Dead Leaves

March 5, 2005 on 11:45 pm | In Dead Leaves | Comments Off on Dead Leaves

“Nothing I see shocks me any more.”
Fifty minutes of liquid desensitisation is the perfect summary of Dead Leaves, a sure fire sign that Manga Entertainment throwing money at things can pay off sometimes.

In the middle of nowhere, a man and woman wake up naked. The man has an old-style television for a head, so he calls himself Retro; the woman a ring around one eye, making her name Pandy. Retro and Pandy have amnesia, so naturally the first thing they do is go on a violent crime spree.
Their actions catch up to them soon enough, and Retro and Pandy are imprisoned on the moon. The moon is home to genetic freaks like themselves, and is run by two sadistic wardens and an evil “princess”.
The two criminals break out of their strait jackets and lead the rest of the inmates on a wild escape. There are many casualties on both sides along the way. Retro and Pandy must take on the evil princess before they can fully take their leave.

Dead Leaves never stops moving. This means that it is incredibly fun to watch, but also that it would not do to give it too many repeat viewings. The mind actually boggles at how anyone could write this; Honda Takeichi (alias Imai Toonz) somehow managed to produce a script that represents fifty minutes of energy. The waves of the narrative are so major that to describe them would be to excise the “mystique”.

As the anime itself is one big scene, there is little point in examining storytelling nuance. Dead Leaves is presented in the form of one big comic book most of the time, with the action actually divided into panels and sound effects animated across the top of the picture (language choice here is random).
The colour design is bold and the civilian and police designs simple. For this reason, watching secondary characters actually becomes enjoyable. They are uniform, and therefore unimportant. When the escaped moon prisoners die, it is much more gruesome as each one of them is unique – from the quack doctor to the man who has a drill for a penis (affectionately referred to by the production staff as “Dick Drill”).

The designs themselves are slightly vulgar, but do not cross the line into full-fledged vulgarity until being animated; one character has testicles for his head, which looks bad but not too obvious. Then he starts moving, and white liquid starts spitting out of his top. Still, the action is too frenetic to dwell on any one sickness; each instance kind of mounts upon the next, causing an avalanche of so many things to freak viewers out that they cancel each other into negative space.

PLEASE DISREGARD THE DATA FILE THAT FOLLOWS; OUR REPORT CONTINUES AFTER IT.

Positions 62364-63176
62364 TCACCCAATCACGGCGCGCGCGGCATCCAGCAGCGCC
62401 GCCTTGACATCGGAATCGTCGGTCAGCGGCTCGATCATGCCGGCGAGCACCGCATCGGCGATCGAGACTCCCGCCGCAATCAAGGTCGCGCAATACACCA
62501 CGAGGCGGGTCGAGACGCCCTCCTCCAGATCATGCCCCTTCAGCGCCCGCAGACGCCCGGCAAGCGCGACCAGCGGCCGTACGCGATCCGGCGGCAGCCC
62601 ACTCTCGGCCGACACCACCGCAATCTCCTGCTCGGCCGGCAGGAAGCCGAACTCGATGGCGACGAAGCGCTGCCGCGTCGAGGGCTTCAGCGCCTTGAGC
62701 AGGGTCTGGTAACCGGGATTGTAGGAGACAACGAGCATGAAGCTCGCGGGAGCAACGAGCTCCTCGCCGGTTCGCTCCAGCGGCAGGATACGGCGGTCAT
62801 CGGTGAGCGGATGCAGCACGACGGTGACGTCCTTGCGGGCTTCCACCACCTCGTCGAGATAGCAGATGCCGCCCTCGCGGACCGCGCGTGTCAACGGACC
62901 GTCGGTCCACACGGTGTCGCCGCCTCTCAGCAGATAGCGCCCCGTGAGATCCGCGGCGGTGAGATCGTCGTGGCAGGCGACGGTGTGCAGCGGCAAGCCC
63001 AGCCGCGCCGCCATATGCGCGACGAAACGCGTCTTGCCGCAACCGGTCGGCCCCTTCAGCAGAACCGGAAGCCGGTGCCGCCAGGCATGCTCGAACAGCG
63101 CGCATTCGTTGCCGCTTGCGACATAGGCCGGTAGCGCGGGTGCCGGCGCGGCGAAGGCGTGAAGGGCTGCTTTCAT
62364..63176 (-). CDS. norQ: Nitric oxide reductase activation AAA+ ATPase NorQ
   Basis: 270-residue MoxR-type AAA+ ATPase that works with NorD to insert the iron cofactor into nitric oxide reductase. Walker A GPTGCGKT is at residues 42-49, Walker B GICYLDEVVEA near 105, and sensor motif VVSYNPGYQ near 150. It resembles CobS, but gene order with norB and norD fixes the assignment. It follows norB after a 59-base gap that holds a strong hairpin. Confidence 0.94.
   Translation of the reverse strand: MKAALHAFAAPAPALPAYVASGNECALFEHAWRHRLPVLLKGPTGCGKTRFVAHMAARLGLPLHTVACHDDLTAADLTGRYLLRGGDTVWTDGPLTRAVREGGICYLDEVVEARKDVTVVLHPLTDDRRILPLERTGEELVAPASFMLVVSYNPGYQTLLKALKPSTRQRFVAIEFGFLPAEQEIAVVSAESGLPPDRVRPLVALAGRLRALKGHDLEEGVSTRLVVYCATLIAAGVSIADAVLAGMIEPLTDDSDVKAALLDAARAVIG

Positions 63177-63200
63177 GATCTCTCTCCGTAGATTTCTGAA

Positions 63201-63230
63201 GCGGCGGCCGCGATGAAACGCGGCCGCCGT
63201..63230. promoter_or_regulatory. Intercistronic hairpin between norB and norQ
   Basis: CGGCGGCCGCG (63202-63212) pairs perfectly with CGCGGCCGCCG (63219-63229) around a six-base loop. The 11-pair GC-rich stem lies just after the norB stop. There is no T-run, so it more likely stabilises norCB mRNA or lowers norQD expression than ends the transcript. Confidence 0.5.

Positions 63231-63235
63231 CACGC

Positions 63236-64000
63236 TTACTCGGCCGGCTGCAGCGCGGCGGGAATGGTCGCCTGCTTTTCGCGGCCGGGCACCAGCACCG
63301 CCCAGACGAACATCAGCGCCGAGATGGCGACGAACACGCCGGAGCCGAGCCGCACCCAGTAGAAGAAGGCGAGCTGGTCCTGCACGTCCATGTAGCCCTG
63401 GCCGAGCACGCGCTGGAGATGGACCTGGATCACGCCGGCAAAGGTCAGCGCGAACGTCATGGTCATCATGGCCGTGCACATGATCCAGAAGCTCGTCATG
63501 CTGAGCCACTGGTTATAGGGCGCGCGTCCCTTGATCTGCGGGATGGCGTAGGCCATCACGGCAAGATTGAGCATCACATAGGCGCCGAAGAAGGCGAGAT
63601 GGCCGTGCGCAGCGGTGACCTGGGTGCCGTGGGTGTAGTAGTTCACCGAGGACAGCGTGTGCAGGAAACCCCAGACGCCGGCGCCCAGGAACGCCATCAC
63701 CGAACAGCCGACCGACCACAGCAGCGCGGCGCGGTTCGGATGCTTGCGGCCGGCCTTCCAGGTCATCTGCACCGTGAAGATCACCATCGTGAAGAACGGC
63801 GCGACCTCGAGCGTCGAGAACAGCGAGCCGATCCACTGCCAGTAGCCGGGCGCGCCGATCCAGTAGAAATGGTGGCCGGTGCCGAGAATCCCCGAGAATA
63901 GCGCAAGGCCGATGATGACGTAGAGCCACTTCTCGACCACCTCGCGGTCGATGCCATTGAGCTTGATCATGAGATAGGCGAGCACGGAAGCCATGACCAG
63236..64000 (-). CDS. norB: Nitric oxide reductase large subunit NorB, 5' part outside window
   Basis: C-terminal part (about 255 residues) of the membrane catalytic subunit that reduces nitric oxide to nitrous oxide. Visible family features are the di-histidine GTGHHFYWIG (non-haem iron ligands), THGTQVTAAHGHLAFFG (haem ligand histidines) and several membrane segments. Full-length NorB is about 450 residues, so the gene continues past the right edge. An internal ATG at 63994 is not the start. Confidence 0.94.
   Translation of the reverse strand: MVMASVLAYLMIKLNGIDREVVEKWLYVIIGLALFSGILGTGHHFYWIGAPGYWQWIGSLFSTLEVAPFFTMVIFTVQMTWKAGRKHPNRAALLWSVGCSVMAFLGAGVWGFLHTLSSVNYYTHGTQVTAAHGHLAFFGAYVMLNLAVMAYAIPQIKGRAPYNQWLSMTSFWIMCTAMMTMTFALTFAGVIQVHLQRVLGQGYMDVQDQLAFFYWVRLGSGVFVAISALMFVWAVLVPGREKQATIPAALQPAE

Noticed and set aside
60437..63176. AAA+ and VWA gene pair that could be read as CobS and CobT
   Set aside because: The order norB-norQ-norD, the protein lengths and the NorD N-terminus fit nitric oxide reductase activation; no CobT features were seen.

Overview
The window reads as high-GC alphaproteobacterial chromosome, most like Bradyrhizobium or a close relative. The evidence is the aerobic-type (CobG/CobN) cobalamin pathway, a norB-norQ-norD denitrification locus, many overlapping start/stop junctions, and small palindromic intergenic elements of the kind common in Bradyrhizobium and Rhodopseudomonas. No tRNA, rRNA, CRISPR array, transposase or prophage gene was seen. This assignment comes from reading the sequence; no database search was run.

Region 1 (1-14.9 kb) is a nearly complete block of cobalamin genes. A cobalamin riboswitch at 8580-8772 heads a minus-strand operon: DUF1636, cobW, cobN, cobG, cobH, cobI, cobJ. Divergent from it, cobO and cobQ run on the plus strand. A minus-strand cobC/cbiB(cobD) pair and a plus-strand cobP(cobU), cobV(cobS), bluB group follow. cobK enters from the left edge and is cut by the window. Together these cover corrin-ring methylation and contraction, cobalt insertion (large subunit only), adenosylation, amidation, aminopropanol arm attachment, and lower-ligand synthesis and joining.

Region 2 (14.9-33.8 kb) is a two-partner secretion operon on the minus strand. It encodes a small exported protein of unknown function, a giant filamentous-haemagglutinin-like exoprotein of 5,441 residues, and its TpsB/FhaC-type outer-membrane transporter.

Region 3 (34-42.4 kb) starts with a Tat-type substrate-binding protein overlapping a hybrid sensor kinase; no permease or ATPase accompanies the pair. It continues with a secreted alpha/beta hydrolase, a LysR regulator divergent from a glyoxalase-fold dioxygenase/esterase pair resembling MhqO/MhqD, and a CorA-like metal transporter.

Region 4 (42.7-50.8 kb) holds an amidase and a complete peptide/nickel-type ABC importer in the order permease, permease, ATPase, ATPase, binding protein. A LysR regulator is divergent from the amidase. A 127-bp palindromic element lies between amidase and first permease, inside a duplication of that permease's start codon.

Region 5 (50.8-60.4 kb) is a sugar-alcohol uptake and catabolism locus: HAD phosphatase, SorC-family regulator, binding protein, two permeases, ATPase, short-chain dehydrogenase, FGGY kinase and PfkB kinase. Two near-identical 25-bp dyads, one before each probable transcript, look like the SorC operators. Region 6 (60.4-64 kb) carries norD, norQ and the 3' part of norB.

The one problem with the production is definition: the characters do not have bold lines to separate them from their environments, so some times this looks like a giant blend. It’s not frequent enough to be a major issue, but it makes something that is barely coherent slightly less so. Dead Leaves is definitely not for the passive viewer; it practically demands wide, open eyes at all times.

A cast of veterans (and relative newcomer Honda Takako as Pandy) brings the OVA to life. Watching supplementary materials, it becomes apparent that the entire cast loved Dick Drill, and Takagi Wataru and Yamaguchi Kappei tried to quit their primary roles so they could take the character on. It is not even as if he says anything particularly memorable; he just has a drill.
Mizutani Yuko goes completely against type as Galactica, princess of the moon. Mizutani, normally known for bubbly, slightly grating types such as Tenchi Muyo’s Mihoshi, plays Galactica as a woman smouldering with hatred.
Watching an excerpt from the recording session, the dedication of the actors and the effort that they had to is readily apparent. How do you voice act decapitations? Mizutani’s energy, Honda Takako’s smooth anger and Yamaguchi Kappei’s shrillness hold this all together.

Dead Leaves is fun. They don’t make anime like this any more, and on the whole that is a good thing; if it were made at the start of the nineties, it would not garner a recommendation. There is nothing for it to float to the top of, and for this reason, the Dead Leaves stands alone.

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